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Gwynnwalow  (Cornish)
civil parish and village
Gunwalloe in relation to neighbouring parishes
Gunwalloe in relation to neighbouring parishes
Gunwalloe is located in Cornwall
Location in Cornwall
Coordinates: 50°03′14″N 5°16′44″W / 50.054°N 5.279°W / 50.054; -5.279Coordinates: 50°03′14″N 5°16′44″W / 50.054°N 5.279°W / 50.054; -5.279
OS grid referenceSW 6537922249
Sovereign stateUnited Kingdom
Gunwalloe parish church

Gunwalloe (Cornish: Gwynnwalow) is a coastal civil parish and a village in Cornwall, England, United Kingdom. It is situated on the Lizard Peninsula three miles (4.8 km) south of Helston and partly contains The Loe,[1] the largest natural freshwater lake in Cornwall. The parish population including Berepper at the 2011 census was 219.[2]

Gunwalloe lies within the Cornwall Area of Outstanding Natural Beauty (AONB). Almost a third of Cornwall has AONB designation, with the same status and protection as a National Park.[3]


Gunwalloe is considered to be the first entry for Cornwall in the Domesday Book, given that the King's manor of Winnianton is the first listing, which at the time of writing was the head manor in the hundred of Kerrier. The parish church was originally a manorial church of this manor but in the 13th century it became a chapelry of Breage. The Church of Saint Winwaloe was rebuilt in the 14th to 15th century but the tower (a separate older building which belonged to the earlier church) is perhaps 13th century.[4][5][6]

Gunwalloe's pilchard seine fishery was auctioned on 19 January 1884. Items for sale included the Good Templar stop seine, a tuck seine, a seine boat, a cock boat, anchors, warps, ropes and tarpaulins.[7]

National and archaeological significance[edit]

Gunwalloe is home to a number of listed buildings, such as the Church of Saint Winwaloe[8] and Rose Cottage.[9] The wreck of what is thought to be a seventeenth-century armored cargo vessel identified as an English East Indiaman lies off Fishing Cove, one of Gunwalloe's three major beaches. The ship was supposedly on her return journey laden with an extremely valuable cargo of spices, indigo, drugs, Indian piece goods and 100 long tons (100 t) of pepper, when she was stranded near Loe Bar. Historical evidence indicates that salvage took place soon after the wrecking. Another wreck in 1525, that of the St Antony, carrying the King of Portugal's bullion, plate and silver. 45 sailors survived the wreck and for two days were helped by local people to salvage the treasure. Whereupon, three local magistrates attacked them and carried off more than £10,000 worth of goods. A legal battle ensued in the Court of Star Chamber.[10][11]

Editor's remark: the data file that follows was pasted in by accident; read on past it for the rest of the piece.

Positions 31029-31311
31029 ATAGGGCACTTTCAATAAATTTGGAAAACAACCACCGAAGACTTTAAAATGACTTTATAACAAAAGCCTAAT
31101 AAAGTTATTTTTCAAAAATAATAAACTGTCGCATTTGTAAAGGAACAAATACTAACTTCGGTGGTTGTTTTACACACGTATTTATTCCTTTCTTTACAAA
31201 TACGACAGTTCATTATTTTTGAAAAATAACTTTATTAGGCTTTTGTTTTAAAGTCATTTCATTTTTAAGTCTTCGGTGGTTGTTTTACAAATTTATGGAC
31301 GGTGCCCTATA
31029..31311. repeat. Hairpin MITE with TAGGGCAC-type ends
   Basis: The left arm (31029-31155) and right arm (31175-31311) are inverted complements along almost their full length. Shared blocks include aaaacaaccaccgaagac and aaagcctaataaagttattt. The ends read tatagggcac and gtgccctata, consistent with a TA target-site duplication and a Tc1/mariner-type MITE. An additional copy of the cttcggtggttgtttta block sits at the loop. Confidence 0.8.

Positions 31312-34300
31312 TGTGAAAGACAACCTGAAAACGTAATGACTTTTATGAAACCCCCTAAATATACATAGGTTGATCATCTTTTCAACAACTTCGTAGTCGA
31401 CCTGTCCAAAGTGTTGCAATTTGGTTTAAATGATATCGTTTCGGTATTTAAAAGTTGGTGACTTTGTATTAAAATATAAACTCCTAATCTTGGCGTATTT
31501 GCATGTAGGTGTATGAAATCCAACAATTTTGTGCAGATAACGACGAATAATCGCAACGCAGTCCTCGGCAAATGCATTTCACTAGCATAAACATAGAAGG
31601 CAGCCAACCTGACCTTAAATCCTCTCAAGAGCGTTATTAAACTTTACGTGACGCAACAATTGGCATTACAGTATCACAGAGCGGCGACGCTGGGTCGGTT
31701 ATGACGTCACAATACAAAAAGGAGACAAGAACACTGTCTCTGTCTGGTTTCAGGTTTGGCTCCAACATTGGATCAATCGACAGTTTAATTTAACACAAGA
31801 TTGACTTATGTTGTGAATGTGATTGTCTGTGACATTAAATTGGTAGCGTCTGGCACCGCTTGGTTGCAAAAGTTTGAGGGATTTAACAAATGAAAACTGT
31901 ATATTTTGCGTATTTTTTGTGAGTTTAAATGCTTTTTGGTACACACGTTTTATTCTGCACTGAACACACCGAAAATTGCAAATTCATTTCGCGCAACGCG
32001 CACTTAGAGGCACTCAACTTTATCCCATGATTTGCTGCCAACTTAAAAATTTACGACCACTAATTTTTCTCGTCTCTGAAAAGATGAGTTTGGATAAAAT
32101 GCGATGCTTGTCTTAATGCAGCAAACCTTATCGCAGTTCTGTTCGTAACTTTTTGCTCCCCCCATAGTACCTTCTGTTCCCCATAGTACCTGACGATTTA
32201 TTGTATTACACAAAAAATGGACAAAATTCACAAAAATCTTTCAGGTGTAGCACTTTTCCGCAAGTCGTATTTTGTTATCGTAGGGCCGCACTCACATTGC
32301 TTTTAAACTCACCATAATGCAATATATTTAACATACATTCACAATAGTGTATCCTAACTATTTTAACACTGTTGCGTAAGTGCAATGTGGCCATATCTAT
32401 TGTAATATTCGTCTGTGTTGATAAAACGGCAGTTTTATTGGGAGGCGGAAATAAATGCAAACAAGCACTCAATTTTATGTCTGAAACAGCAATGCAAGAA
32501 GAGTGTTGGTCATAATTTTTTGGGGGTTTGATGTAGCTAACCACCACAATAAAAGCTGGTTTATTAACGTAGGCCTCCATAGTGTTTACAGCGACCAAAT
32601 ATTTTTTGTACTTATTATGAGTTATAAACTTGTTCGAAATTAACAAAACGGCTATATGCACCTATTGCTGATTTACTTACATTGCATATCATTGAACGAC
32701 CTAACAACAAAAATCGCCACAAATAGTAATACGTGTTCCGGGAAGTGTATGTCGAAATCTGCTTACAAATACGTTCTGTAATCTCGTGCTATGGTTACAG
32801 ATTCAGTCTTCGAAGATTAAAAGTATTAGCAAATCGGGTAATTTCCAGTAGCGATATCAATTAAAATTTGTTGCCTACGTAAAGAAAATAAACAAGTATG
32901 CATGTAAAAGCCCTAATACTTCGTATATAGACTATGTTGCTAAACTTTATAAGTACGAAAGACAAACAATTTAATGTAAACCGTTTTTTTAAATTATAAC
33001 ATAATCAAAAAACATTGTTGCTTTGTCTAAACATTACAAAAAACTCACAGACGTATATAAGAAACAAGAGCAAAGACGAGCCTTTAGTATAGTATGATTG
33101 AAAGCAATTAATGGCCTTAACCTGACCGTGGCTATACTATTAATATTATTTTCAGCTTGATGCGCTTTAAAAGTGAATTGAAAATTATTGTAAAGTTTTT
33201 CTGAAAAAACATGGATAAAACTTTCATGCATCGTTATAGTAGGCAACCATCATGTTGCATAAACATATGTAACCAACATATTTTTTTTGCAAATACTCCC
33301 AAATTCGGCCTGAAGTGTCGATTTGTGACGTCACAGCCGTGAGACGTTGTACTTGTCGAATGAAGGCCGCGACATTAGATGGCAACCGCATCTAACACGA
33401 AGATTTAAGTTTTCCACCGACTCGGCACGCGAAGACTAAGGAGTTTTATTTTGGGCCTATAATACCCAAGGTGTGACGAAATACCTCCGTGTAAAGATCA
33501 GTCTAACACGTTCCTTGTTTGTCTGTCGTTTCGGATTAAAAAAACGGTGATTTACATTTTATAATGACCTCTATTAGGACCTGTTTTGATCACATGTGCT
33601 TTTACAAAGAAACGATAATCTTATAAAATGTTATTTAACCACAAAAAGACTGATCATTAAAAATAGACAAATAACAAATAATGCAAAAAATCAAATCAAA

In late 2010, an early medieval site was excavated at Gunwalloe by a team of archaeologists from Exeter University and the National Trust.[12]


Gunwalloe Church Cove

Gunwalloe beach is used by naturists.[13][14][a]

References and notes[edit]

  1. ^ Ordnance Survey: Landranger map sheet 203. ISBN 978-0-319-23148-7.
  2. ^ "parish population 2011 census". Retrieved 10 February 2015.
  3. ^ "Cornwall AONB". Archived from the original on 29 August 2013. Retrieved 13 August 2016.
  4. ^ Cornish church guide 1925, p. 105.
  5. ^ Henderson 1964, p. 77.
  6. ^ Pevsner & Radcliffe 1970, pp. 75-76.
  7. ^ "Pilchard Seines, At Mullion And Gunwalloe, For Sale". The Cornishman (288). 17 January 1884. p. 1.
  8. ^ "Gunwalloe, St Winwaloe". Retrieved 4 October 2015.
  9. ^ "Rose Cottage". Retrieved 4 October 2015.
  10. ^ Historic England. "Details from listed building database (1000076)". National Heritage List for England. Retrieved 4 October 2015.
  11. ^ Cathryn J. Pearce (2010). Cornish Wrecking, 1700-1860: Reality and Popular Myth. Boydell & Brewer. p. 55. ISBN 978-1-84383-555-4.
  12. ^ "Cornwall Archaeological Society". Archived from the original on 26 July 2013. Retrieved 16 August 2015.
  13. ^ Smallcombe, Mike (19 July 2016). "There are plenty of nudist beaches around Cornwall..." West Briton. Retrieved 20 July 2016.
  14. ^ "Berepper Beach (Loe Bar), Gunwalloe Cove, near Helston". Naturism in Cornwall. 29 September 2015. Retrieved 22 July 2016.